Smart business owners and managers use outsourcing as a growth tool. Outsourcing to professionals who have industry-specific business acumen you don’t possess frees up your time to focus on income-generating activities – and typically saves money, too. One of the most common services smaller companies offload is human resources (HR), a mission-critical aspect of business that requires specialized expertise and daily attention.
Small and medium-sized businesses – companies with 10 to 250 employees – typically have limited staff or no personnel at all dedicated solely to HR. And they often lack the budget to hire enough qualified employees to cover the HR needs – from compliance and payroll to recruiting and training – their businesses face every day.
When your HR department, if it exists, is overwhelmed or lacks specialized knowledge, your company may run afoul of the law and end up facing hefty fines. That’s another advantage to HR outsourcing: The third-party provider ensures legal and regulatory compliance, giving you peace of mind.
How to Decide if HR Outsourcing is Right for Your Business
When you start considering whether outsourcing HR might be right for your company, it’s important to analyze how effectively HR is being delivered now and whether an outside partner could provide services such as employee benefits more cost-effectively. The answer may depend on the partner you choose. Is it Time for Your Company to Outsource HR? offers tips on how to decide if HR outsourcing is right for you and the four key attributes to look for in your HR outsourcing partner.
3 Types of HR Outsourcing
Once you decide to outsource HR, the next step will be to decide which model best meets your needs. You may choose to:
- Outsource a single function, such as payroll;
- Hire a third party to cover responsibilities for which your existing HR staff does not have capacity or expertise; or
- Engage an outsourcing partner that will do it all, essentially serving as a full-service HR department.
After you select a model, there are multiple options for structuring the outsourced relationship – software-as-a-service, business-process outsourcing, single-source outsourcing, shared services, and professional employer organizations (PEOs).
Professional Employer Organizations
Business owners spend almost half their time working on payroll and employee management issues instead of business growth initiatives. And, they still may find it difficult to keep up with HR tasks like complying with employment laws and attracting and retaining talent. That’s where a PEO can help. Companies that outsource HR to PEOs enjoy several advantages, including faster growth, increased compliance, administrative cost savings, better benefits packages, and lower turnover. Read here about the five signs that suggest it’s time to partner with a PEO.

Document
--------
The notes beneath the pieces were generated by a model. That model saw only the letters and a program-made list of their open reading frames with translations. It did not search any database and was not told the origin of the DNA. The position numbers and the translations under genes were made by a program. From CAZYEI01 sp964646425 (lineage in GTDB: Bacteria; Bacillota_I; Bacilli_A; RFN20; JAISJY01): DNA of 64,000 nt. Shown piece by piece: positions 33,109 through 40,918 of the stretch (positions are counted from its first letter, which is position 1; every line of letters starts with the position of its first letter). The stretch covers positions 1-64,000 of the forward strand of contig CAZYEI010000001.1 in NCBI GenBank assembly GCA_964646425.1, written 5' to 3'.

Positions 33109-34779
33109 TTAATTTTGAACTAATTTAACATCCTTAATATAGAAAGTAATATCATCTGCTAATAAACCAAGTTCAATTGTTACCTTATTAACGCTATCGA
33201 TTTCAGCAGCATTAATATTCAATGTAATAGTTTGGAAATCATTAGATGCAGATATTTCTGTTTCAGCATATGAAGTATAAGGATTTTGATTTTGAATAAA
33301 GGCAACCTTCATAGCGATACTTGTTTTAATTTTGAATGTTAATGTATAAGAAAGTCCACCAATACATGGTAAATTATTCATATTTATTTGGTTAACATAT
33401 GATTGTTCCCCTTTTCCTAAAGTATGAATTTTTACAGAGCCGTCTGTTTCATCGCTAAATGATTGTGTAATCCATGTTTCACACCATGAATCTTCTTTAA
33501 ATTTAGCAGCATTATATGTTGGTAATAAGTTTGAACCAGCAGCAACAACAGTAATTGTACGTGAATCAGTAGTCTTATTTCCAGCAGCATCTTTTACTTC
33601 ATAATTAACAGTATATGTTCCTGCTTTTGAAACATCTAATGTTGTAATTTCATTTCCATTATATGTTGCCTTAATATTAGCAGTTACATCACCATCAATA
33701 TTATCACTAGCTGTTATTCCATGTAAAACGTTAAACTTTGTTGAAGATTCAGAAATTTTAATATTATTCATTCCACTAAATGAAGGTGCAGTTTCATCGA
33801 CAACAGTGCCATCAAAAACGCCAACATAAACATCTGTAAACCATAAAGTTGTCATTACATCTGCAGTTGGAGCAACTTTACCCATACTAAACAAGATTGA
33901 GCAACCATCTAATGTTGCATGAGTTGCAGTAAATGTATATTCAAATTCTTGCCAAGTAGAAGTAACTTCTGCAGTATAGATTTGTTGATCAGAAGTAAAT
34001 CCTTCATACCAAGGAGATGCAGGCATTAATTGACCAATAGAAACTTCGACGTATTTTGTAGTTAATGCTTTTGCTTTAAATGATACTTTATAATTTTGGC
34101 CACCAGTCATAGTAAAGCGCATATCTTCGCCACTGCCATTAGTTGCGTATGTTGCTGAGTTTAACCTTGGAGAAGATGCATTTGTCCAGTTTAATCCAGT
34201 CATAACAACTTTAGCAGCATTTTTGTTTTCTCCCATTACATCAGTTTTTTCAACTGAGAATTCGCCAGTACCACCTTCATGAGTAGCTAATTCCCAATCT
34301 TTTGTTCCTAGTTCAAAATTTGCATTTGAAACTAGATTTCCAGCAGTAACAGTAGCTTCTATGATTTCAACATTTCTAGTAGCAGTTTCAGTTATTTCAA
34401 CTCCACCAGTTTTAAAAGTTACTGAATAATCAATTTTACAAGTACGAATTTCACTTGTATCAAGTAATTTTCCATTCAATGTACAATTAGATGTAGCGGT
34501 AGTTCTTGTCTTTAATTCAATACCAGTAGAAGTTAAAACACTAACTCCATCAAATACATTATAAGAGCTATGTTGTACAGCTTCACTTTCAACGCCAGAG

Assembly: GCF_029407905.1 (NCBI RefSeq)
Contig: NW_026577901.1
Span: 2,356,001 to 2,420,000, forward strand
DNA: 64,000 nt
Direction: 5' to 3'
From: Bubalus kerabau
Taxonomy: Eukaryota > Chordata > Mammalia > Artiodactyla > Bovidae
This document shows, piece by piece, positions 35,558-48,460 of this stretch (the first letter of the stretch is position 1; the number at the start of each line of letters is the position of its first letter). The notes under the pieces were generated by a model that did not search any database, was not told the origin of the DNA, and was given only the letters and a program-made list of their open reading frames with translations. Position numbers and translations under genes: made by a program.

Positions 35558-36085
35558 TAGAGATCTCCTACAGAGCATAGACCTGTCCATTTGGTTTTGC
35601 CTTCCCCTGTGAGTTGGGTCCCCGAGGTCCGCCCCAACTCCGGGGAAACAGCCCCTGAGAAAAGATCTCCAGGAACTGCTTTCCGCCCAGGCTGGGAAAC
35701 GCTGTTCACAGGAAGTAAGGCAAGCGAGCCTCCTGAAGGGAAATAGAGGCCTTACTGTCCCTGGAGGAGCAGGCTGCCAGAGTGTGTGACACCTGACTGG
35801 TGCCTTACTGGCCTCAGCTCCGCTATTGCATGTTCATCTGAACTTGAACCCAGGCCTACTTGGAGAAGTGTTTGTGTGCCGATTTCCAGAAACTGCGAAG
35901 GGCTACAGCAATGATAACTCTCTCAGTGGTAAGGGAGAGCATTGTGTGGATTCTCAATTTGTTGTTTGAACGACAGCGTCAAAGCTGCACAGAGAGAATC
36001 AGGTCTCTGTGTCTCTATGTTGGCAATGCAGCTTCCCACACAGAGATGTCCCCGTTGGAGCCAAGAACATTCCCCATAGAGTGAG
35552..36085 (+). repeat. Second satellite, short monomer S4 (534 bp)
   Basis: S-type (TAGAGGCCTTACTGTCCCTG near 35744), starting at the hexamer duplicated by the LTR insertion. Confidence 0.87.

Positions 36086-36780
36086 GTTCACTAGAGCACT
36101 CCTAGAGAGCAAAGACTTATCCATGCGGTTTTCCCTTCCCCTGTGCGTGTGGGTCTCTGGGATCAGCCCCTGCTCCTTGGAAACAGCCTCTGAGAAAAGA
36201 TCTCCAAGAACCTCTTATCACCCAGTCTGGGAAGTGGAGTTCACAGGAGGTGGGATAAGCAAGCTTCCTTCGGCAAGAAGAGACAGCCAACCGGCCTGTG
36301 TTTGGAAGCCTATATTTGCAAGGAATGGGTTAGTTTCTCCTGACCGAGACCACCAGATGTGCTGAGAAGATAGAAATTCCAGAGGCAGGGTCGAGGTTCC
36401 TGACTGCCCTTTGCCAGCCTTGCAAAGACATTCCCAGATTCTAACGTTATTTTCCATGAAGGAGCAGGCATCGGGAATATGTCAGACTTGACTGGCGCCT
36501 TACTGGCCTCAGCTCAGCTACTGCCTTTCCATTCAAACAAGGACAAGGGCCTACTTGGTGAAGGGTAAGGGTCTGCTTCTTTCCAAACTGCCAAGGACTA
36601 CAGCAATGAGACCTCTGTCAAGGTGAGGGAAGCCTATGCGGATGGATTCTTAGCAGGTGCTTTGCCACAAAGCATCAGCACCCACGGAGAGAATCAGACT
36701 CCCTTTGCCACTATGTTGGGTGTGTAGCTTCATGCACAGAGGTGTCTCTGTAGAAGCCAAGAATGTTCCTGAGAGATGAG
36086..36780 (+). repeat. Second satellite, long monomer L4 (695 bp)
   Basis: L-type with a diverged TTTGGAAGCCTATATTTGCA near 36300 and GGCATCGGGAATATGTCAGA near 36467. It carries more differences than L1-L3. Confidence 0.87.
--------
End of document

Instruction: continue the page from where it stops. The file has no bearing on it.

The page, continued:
How to Determine Which HR Services to Outsource
A key advantage to HR outsourcing is that it can be tailored to meet your company’s exact needs. You may choose to keep some HR functions in-house and offload those activities that are important to the company’s operations but don’t drive its strategic mission. These may include payroll, benefits administration, employee relations, workforce administration, and training – all of which can be outsourced to free up company leaders’ time, reduce costs, and access technology and expertise. Read about the six most commonly outsourced HR services and functions.
Understanding HR Outsourcing Agreements
At the core of every mutually beneficial outsourcing relationship is a sound contractual agreement. Structuring the relationship between a company and an outside provider can help ensure long-term success by aligning the HR partner’s expertise with the client’s business imperatives. A well-designed HR outsourcing agreement addresses the following six key items: terms (length of the agreement, among other things), the scope of services, pricing, service level, exit strategy, and other contractual terms. Learn about the six components of a strong outsourcing relationship.
Shifting HR Services to a New HR Service Provider
After the agreement is in place, the shift of HR services begins. Setting clear expectations and deadlines in a thorough transition plan will help ensure a smooth process. The customer and the HR outsourcing partner should work together to achieve the business benefits the relationship promises, from cost savings, improved compliance, and more competitive employee benefits, to increased efficiencies, access to specialized HR skills, and greater knowledge of ever-changing regulations that affect your business.
Your company and the HR provider should regularly evaluate whether desired outcomes are being achieved. Establishing specific goals for the transition of HR services to an outsource partner will set the stage for a successful long-term relationship.